Rideshare customers generally believe Lyft is a more trusted service then Uber, but is it?
Lyft has been perceived by the public as a safer rideshare alternative to apps like Uber, which have garnered controversey for sexual assault alligations, among other claims. However, their reputation is now in jeopardy.
In an Associated Press article, reporter Cathy Bussewitz called out Lyft, saying,“Dozens of women filed lawsuits against Lyft in recent months, claiming that they were sexually assaulted by the company’s drivers.”
Lyft stood out from its competitors by claiming they do background checks, but now Lyft and Uber seem to be leveling out. Many Lyft users now view the company in a negative light for shoving their complaints under the rug, according to Bussewitz.
According to The New York Times, more than 3,000 sexual assaults occurred on Uber rides in 2018. After this news, some Azusa Pacifc University students started only taking Lyft rides because they felt they could not trust Uber. However, because of Uber’s transparency with their statistics, and their actions to fix the sexual assault problem, they are becoming the safer of the two ridesharing companies.
Uber shares how they are practicing safety by doing thorough background checks and by providing emergency help. According to Uber’s website, “We recognize that every time you open your Uber app, you’re putting your trust in our technology — to not only connect you with a driver, but to also give you tools in case of emergency.”
Not all APU students have cars. Many students have to take Lyft or Uber to and from the airport, to work, or to just hangout with friends. This is especially true for females, who make up 66.2 percent of APU’s student population.
Aspen Medley is a junior English major who lives on campus at APU. Because Medley does not have a car, she takes Lyfts from time to time. Medley said she trusts Lyft because she thinks they give more extensive background checks, and because Uber has been in scandles linked to human trafficking, which scares her.
“As a woman I am more careful when traveling alone, which is why I choose to ride with Lyft although I think neither service can really be safe,” Medley said.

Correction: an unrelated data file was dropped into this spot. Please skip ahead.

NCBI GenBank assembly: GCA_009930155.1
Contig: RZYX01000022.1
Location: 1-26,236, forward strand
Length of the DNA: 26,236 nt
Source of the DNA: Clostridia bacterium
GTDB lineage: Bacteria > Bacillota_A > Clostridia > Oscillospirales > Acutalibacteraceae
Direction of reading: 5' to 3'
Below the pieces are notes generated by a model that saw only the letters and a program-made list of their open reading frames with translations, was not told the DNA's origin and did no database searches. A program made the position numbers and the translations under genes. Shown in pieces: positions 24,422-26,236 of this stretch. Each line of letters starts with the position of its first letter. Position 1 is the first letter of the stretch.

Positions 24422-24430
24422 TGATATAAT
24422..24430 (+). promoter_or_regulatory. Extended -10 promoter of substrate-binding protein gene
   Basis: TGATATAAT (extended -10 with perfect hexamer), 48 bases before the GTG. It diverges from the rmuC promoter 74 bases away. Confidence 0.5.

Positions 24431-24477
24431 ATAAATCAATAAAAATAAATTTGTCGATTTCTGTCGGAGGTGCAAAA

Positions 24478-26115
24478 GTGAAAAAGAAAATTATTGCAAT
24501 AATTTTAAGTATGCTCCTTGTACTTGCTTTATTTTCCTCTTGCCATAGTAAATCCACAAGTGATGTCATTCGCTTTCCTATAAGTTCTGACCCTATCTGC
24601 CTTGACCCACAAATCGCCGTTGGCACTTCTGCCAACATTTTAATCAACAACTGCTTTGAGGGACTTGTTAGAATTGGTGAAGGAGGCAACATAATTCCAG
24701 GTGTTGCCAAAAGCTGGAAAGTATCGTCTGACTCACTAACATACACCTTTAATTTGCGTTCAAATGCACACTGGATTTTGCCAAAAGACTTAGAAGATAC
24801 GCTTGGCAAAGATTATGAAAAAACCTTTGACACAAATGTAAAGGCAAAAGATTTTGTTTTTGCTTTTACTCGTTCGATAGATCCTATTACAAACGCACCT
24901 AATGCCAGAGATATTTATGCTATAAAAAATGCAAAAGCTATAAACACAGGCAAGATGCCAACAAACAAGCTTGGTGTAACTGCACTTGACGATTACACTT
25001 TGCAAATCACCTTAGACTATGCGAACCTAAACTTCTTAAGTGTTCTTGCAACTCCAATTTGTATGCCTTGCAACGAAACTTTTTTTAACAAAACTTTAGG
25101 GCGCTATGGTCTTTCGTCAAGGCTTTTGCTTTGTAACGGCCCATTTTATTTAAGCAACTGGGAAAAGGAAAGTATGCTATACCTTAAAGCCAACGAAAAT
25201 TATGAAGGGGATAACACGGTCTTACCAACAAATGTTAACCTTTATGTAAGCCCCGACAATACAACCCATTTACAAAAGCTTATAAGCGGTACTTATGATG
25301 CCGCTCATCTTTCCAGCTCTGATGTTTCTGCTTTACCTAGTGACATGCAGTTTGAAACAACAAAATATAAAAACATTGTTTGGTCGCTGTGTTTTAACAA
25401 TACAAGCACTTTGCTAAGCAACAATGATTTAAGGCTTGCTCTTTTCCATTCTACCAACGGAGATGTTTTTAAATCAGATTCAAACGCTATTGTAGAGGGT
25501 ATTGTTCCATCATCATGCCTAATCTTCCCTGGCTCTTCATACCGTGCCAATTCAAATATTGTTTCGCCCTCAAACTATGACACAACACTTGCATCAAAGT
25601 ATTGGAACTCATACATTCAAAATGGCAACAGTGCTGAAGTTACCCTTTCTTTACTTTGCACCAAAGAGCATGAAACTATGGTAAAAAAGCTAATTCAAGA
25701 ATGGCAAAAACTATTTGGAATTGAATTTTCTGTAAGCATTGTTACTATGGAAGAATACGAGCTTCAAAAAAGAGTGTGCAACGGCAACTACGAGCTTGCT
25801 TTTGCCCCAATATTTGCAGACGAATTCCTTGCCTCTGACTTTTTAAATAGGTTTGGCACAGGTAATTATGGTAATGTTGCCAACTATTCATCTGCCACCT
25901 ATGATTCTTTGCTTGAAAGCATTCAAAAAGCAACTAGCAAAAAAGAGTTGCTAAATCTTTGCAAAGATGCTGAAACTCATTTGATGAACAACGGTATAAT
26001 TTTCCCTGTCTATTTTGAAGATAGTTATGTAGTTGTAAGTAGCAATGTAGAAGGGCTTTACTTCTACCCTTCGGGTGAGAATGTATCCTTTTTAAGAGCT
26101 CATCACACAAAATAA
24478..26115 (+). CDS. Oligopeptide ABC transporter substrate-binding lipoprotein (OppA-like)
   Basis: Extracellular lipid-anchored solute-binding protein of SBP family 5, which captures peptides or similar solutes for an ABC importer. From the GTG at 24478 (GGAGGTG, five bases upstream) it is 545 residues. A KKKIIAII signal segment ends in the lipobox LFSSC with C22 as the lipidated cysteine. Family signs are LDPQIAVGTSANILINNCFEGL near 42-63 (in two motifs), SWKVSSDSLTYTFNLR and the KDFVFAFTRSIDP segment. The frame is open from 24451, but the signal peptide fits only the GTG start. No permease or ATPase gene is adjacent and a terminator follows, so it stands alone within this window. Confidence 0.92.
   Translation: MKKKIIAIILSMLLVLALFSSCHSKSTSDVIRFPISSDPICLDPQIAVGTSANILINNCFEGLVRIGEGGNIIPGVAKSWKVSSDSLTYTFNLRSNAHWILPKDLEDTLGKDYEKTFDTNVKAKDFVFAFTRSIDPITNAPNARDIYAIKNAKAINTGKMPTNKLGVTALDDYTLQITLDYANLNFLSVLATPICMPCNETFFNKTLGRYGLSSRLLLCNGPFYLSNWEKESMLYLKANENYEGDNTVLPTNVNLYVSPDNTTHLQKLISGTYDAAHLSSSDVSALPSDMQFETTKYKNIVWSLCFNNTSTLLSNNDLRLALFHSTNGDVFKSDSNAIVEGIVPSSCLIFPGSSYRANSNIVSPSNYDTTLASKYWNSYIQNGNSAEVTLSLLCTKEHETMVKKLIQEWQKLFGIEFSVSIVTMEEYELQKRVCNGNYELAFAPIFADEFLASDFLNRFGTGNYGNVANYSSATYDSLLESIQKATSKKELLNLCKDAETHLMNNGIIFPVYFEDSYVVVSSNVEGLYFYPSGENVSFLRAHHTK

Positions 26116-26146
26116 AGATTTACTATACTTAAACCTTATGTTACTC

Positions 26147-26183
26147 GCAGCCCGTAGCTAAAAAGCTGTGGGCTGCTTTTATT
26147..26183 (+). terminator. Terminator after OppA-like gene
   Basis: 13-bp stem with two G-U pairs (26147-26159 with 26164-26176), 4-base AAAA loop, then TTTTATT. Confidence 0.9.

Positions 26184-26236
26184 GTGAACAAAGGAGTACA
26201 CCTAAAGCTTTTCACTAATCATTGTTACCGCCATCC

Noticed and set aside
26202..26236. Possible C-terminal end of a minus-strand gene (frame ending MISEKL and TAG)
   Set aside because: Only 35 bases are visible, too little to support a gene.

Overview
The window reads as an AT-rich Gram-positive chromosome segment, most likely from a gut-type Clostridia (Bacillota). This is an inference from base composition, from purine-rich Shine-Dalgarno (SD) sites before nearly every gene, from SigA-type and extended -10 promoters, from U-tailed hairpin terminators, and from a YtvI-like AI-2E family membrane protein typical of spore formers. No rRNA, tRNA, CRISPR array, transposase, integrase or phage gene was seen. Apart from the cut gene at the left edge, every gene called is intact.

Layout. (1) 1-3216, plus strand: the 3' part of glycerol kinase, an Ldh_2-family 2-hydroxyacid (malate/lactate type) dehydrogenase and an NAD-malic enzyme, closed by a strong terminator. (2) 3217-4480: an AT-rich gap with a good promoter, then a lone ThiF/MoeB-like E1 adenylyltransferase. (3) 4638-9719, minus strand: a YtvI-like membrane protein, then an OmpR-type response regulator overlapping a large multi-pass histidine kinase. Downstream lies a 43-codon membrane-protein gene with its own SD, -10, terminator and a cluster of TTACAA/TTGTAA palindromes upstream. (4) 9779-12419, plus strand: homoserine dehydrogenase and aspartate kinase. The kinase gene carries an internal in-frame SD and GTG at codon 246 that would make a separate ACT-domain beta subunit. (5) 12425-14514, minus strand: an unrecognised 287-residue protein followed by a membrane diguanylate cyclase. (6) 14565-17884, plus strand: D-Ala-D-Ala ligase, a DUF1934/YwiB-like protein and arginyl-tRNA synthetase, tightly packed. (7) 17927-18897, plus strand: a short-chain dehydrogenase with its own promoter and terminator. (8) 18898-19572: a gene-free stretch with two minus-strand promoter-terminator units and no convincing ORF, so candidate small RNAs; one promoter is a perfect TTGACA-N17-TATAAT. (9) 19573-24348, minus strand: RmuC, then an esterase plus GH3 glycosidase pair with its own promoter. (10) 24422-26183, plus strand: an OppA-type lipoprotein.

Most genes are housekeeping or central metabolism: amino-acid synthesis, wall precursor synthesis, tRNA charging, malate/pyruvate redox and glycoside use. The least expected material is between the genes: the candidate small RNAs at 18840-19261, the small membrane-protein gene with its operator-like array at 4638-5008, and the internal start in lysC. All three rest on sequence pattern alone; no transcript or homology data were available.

After learning that Lyft has been having the same issues as Uber, but they have just been brushing them under the rug, Medley said she would be more nervous to take Lyft in the future.
“I am very disappointed that Lyft promotes being safer, and has not lived up to that expectation,” Medley said. “These types of driving services are newer to society, and I want them to be as safe as I expect them to be.”
Medley is not the only APU student who feels this way.
Soyoung Ko, a junior international psychology major, lives off campus and takes Lyft frequently. She uses Lyft over Uber because she had a previous bad experience in an Uber where the driver tried to contact her after the ride. Ko contacted Uber and asked for them to not match her with him in the future. Uber gave her a refund, and she only got female drivers after the incident.
After the incident she heard about Lyft from a friend, who told her it was safer.
“I don’t use my real name in a Lyft or Uber. I use an international name so they don’t know I am not from here,” Ko said.
Although Ko uses Lyft now out of necessity, she feels bad that she can’t trust the people who are supposed to drive her to safety.
Elizabeth Cunag, a senior art major, takes a Lyft around three times a week. She trusts Lyft over Uber because of their supposed background checks. Cunag said she takes Lyft at night alone sometimes and has never had a bad experience to date, or feared for her life. However, after learning of the sexual assault accusations, she doesn’t feel the same towards Lyft.
“I feel deceived as a client and a customer, and knowing that makes me uncomfortable,” Cunag said. “But I will still use Lyft because I have to.”